But can nodes be trusted to do this? The answer is that they aren’t, entirely. Even though blocks of transactional data are not sent across the network for validation, the “event” of the transaction is. This packet of information, though, is considerably lighter than, for example, a Bitcoin block.

How secure is Fantom?

Lachesis still requires validators to secure the network, and this is done through the fairly common proof-of-stake (PoS) method. With PoS, token holders “stake” their coins to an available validator. The more tokens staked and the more validators operating, the more secure the network is.

Using FTMScan, we can see 87 validators currently operating, which is actually quite a small amount. To put that into context, Ethereum currently hosts more than 300,000 (though this number does fluctuate significantly) while the more modest Avalanche network hosts 1,324.

At the same time, Lachesis “supports one-third of faulty nodes including malicious behaviour”. This means that the system will fail if more than one-third of nodes fail or are attacked, a fair way below Ethereum’s cited 50% fault tolerance.

In February 2021, Fantom’s mainnet went dark for seven hours when the two largest validators stopped working. These two validators were big enough to represent one-third of all staked tokens, hence the breakdown. 

Although no funds were at risk, it shows how Lachesis’s relative centralisation has its risks.

Governance on Fantom

Fantom introduced a governance system in early 2021, allowing all token holders to vote on network proposals.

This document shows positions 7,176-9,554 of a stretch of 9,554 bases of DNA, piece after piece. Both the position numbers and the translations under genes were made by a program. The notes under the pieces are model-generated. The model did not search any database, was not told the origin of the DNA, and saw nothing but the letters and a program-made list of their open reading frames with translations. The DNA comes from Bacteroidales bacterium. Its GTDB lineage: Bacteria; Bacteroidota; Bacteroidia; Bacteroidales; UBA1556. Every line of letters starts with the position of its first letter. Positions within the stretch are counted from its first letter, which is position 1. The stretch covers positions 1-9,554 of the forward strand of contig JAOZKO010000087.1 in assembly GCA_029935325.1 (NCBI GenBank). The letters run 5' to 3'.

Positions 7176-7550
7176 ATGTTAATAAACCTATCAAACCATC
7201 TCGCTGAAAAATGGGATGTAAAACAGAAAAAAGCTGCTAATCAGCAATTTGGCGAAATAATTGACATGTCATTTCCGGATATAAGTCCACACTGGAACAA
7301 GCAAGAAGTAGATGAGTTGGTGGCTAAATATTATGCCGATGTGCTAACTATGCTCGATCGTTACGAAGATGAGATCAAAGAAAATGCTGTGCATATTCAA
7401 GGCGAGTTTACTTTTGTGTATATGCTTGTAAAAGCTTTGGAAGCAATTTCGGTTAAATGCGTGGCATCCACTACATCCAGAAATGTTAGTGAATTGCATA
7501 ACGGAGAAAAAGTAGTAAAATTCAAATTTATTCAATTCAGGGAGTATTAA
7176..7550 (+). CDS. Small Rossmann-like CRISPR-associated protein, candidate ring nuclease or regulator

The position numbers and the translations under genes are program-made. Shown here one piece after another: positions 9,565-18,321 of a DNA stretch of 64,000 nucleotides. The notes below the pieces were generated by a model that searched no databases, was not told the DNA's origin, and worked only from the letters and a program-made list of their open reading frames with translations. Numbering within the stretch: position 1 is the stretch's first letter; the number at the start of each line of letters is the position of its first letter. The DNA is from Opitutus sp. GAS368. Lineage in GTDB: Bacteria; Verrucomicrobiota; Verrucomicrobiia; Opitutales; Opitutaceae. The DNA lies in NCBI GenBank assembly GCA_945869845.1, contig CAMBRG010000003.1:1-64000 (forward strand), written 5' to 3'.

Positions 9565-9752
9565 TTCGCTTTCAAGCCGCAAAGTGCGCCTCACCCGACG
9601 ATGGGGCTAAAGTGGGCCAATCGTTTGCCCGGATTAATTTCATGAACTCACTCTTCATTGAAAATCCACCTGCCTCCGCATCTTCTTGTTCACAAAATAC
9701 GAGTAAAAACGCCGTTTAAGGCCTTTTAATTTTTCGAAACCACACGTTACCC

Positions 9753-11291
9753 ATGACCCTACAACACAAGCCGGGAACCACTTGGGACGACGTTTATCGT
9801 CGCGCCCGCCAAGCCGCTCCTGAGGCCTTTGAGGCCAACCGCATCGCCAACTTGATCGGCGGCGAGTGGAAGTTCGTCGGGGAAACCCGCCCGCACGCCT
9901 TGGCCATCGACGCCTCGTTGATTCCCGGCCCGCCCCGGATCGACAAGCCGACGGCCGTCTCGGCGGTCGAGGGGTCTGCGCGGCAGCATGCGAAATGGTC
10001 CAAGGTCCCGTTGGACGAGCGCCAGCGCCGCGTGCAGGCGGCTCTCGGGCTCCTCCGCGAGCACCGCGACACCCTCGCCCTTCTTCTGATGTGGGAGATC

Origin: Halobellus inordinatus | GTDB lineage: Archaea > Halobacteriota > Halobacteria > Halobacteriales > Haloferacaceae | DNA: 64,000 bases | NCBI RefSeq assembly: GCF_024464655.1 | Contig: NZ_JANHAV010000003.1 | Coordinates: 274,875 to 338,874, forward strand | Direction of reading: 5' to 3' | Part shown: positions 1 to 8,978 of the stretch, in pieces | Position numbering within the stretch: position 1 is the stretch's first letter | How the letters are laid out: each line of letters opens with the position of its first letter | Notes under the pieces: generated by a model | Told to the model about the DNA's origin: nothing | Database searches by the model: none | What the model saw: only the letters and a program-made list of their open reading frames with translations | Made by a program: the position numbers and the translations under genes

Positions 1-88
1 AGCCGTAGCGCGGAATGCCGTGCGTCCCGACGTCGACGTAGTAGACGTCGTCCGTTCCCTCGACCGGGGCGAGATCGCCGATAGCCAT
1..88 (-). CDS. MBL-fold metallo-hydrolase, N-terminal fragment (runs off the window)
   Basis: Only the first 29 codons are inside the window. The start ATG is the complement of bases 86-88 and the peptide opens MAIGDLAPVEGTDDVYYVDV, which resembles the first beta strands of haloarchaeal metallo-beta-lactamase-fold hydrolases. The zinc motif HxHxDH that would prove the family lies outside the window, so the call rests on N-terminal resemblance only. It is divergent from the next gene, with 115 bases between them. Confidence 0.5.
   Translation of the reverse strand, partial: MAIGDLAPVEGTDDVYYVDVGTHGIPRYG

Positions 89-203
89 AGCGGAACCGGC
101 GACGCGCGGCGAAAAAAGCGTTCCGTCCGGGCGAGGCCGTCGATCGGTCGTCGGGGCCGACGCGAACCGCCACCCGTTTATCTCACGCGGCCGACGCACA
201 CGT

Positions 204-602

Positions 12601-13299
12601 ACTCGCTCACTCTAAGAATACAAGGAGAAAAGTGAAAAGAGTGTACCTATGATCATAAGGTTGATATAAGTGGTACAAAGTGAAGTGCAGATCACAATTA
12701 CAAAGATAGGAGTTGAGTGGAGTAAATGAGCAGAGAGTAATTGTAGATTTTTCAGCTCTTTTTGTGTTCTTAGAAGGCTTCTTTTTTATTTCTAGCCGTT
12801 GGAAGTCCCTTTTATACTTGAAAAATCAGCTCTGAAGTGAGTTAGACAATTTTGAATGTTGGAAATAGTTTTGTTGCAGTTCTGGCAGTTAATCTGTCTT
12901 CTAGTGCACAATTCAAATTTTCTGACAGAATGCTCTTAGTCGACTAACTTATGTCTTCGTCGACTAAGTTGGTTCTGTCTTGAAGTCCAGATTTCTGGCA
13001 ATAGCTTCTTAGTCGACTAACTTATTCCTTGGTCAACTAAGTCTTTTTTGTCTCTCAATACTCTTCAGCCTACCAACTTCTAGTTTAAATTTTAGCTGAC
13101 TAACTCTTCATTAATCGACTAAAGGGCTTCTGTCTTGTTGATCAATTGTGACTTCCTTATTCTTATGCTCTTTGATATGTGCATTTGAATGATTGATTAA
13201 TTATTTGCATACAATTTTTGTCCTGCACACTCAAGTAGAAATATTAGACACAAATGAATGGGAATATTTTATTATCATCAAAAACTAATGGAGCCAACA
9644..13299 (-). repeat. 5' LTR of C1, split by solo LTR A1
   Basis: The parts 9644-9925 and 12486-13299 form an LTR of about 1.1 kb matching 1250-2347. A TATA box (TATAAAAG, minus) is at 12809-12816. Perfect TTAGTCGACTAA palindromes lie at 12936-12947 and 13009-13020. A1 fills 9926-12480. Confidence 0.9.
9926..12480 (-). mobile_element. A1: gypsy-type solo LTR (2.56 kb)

Two of the earliest community proposals were to reimburse slashed returns for two validators, who had been penalised in 2020 for an undisclosed reason. This puts a question mark over Fantom’s penalty system: if penalties can be reversed through community activism, to what extent can this governance system be abused?

Screenshot of the penalty reversals – Photo: pwawallet.fantom.network
The community successfully reversed validator penalties – Photo: pwawallet.fantom.network

But other proposals show the benefits of governance. In March and September 2021, respectively, minimum staking requirements were slashed from three million FTM to one million FTM, then again to 500,000 FTM.

Lower staking requirements make it easier to become a validator, and more validators make for greater network security. In November 2021, another proposal was put forward to further reduce staking requirements, but failed. It seems that 500,000 FTM (roughly $141,000) is the sweet spot between access and culpability.

Should I become a Fantom validator?

As with most networks, Fantom (FTM) validators are rewarded with a monetary payout to encourage participation. Validators require 500,000 staked FTM as a bare minimum (typically a combination of a validator’s own FTM and delegated FTM from other users), with communities often assembled via Telegram and other social media sites.